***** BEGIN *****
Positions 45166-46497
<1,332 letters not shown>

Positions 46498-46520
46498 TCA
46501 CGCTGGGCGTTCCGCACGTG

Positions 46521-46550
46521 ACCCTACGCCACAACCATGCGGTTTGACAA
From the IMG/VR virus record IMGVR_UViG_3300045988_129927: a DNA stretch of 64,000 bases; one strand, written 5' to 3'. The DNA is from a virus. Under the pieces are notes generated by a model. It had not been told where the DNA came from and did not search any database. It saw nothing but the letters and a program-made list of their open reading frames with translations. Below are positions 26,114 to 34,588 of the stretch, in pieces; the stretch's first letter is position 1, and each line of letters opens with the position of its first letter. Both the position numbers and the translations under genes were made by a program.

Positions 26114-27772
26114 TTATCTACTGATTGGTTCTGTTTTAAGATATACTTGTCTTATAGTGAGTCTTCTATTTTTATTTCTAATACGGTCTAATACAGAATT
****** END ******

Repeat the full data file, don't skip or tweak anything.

Positions 45166-46497
<1,332 letters not shown>

Positions 46498-46520
46498 TCA
46501 CGCTGGGCGTTCCGCACGTG

Positions 46521-46550
46521 ACCCTACGCCACAACCATGCGGTTTGACAA
From the IMG/VR virus record IMGVR_UViG_3300045988_129927: a DNA stretch of 64,000 bases; one strand, written 5' to 3'. The DNA is from a virus. Under the pieces are notes generated by a model. It had not been told where the DNA came from and did not search any database. It saw nothing but the letters and a program-made list of their open reading frames with translations. Below are positions 26,114 to 34,588 of the stretch, in pieces; the stretch's first letter is position 1, and each line of letters opens with the position of its first letter. Both the position numbers and the translations under genes were made by a program.

Positions 26114-27772
26114 TTATCTACTGATTGGTTCTGTTTTAAGATATACTTGTCTTATAGTGAGTCTTCTATTTTTATTTCTAATACGGTCTAATACAGAATT